Though technically a vegetable closely related to leeks, onions, and shallots, garlic makes this list because it is used much more like a spice or an herb--sparingly, and as an additive, unlike other veggies. There’s nothing quite like that smell of simmering, freshly minced garlic wafting out of a kitchen. Allicin, the compound responsible for garlic’s pungent aroma, is also what gives it its immune-boosting properties. It’s a unique and potent compound that is produced when garlic is chopped or crushed, and it’s believed to give garlic antibacterial and antiviral capabilities. It’s this compound which has been shown to be effective against such bacteria as E. coli and salmonella, and as a protector of overall gut and digestive health. In addition, clinical trials and studies have been done to measure the effectiveness of allicin (by using placebos as the control) against the common cold. When taken as a preventative measure, it has been shown to reduce the onset of colds by 63%. Even if those who take it still manage to get sick, their symptoms are shown to be less severe, shorter lasting, and with a quicker recovery than those without it. This one’s easy to take, because most of us have some form of garlic lying around our kitchen already. Chopped cloves can be added into olive oil and left (chilled) as an infusion. Cloves may be eaten raw or roasted (and thoroughly chewed to release the allicin), or made into a soup, and it can also be made into a liquid extract. 

 

 

Ginger

 

Whether you subscribe to holistic remedies or not, it’s pretty widely known that ginger can help relieve upset stomachs and nausea. It’s widely used for morning sickness during pregnancies (which ginger chews are great for), motion sickness, and even helps alleviate chemotherapy-induced nausea. But there’s even more to this herb than that. The ginger root has been shown to be anti-inflammatory and antimicrobial, making it an excellent defender against fungi and bacteria, and a boost to overall immune system health. This, along with its versatility (in teas, candies, powder, and as a tasty addition to many dishes and beverages) make ginger a top choice during cold and flu season.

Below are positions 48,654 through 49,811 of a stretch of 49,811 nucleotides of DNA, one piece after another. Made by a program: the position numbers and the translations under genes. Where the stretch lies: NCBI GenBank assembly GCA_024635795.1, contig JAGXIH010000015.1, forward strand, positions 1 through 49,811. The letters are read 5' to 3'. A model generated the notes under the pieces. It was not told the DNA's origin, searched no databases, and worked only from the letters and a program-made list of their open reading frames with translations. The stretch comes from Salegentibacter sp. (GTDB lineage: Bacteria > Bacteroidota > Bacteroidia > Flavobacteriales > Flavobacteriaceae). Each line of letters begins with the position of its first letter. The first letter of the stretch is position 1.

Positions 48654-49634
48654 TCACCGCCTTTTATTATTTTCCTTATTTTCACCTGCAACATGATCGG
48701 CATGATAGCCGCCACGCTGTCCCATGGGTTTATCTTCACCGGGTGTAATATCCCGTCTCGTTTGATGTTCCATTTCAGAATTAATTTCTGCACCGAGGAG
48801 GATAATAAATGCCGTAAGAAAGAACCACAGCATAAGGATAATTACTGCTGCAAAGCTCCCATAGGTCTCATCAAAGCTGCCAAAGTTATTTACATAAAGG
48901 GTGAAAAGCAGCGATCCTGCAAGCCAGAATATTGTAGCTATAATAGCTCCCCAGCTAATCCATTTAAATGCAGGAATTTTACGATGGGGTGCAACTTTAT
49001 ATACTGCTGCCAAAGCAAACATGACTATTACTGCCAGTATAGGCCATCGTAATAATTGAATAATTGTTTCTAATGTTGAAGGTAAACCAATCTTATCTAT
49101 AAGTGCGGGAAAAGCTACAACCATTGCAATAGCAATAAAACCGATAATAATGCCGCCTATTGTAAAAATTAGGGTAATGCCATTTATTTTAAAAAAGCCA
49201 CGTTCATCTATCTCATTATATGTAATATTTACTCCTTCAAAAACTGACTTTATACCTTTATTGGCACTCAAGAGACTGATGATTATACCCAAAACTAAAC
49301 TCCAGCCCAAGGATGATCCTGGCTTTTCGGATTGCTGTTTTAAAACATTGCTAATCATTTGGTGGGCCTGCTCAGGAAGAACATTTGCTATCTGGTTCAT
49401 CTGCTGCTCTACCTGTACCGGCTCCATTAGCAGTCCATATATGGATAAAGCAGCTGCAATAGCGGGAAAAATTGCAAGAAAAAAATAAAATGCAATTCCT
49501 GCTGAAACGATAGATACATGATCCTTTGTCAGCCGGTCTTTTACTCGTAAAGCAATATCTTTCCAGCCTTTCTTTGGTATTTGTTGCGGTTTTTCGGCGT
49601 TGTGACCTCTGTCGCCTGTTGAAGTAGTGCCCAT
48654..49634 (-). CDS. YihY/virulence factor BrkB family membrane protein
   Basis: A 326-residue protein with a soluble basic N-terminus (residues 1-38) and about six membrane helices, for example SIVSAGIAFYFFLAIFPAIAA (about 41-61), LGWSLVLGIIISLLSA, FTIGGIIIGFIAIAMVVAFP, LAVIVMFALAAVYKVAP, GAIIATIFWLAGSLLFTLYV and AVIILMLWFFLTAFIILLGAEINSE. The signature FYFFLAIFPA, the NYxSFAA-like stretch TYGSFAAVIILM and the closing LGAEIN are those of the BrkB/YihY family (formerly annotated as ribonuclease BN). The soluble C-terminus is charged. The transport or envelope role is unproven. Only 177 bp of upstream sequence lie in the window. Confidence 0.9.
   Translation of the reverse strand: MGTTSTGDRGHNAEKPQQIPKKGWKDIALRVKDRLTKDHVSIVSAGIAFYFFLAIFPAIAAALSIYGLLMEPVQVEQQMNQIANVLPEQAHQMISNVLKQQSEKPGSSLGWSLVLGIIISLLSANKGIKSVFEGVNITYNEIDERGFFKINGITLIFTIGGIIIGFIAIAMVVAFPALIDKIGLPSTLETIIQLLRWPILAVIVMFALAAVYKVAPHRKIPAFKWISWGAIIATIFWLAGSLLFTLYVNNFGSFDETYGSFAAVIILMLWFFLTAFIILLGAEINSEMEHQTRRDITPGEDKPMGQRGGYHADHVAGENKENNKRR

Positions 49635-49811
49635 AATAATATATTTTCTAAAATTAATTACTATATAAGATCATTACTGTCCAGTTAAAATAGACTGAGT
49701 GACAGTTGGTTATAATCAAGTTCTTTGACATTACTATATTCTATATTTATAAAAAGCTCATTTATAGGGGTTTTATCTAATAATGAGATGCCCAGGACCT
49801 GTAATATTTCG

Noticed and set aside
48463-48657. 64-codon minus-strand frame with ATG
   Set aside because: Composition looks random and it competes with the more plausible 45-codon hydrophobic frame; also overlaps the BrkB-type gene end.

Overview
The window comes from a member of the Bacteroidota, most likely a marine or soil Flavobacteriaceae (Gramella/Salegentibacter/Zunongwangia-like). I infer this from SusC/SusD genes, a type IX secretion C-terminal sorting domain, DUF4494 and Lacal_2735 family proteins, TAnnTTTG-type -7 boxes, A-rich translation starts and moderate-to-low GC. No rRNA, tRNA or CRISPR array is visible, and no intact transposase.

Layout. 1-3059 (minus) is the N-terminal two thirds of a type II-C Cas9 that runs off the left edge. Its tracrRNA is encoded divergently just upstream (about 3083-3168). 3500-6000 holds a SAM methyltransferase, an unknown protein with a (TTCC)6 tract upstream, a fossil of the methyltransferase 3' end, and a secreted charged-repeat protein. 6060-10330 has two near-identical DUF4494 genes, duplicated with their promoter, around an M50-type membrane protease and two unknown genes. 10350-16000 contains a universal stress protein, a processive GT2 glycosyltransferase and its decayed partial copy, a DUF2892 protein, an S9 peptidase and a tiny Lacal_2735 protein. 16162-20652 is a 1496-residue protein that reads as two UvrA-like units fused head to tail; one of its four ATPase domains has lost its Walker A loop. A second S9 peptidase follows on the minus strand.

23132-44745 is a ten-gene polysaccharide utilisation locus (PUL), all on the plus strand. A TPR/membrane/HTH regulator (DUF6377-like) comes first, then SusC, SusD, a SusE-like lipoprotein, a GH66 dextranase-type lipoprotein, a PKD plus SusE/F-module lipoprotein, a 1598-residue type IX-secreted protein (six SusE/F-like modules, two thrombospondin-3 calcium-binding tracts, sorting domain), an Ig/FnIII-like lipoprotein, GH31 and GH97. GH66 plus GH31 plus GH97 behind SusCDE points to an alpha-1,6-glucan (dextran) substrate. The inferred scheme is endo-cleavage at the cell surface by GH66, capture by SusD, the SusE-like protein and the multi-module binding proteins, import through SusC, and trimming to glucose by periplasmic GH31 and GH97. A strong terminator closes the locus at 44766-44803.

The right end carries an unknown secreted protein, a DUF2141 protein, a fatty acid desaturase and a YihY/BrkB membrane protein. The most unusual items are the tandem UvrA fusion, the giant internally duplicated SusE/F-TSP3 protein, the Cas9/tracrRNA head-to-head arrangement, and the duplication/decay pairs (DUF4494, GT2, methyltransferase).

Oregano

 

This humble herb is a popular choice for gardens and is used in many dishes, but its health benefits are often overlooked. Not only is oregano a delicious flavoring, but it has higher antioxidant levels than oranges, apples, and even blueberries! It’s rich in vitamins A, C, E, and K, all of which contribute to immune system health, and its antimicrobial properties make it an effective treatment against infections from bacteria and parasites. This is an herb you’ll want to keep on hand. It’s great in Italian dishes, soups, and is even available as an essential oil. Who said medicine has to taste bad?

 

Turmeric

 

Popular in Indian and Thai cooking (especially curries) and from the same family as ginger, turmeric is considered by many to be an herb “superfood.” It contains a versatile, anti-inflammatory compound, called curcumin, that has been studied as a treatment for simple colds all the way to more complex diseases like Alzheimer’s and even cancer. 

 

 

Wrap-Up

 

These are just a handful of the many, many wonderful herbs out there that have been shown to have immune-boosting properties, but before you go making that herbal tea to cure your illness, make sure you do your research and speak to an herbalist or holistic healer. Talk to them about your ailment and the kind of treatment you look to receive from herbs. The whole point of this article is to view herbs as medicine. You wouldn’t just randomly take a synthesized medicine without first looking into it and getting opinions from those in the healthcare field, and so it should be with herbs.

 

And please let us hear from you! If you have used herbs to treat immune issues, share your wisdom! What did you use? How did you prepare it and what were the results?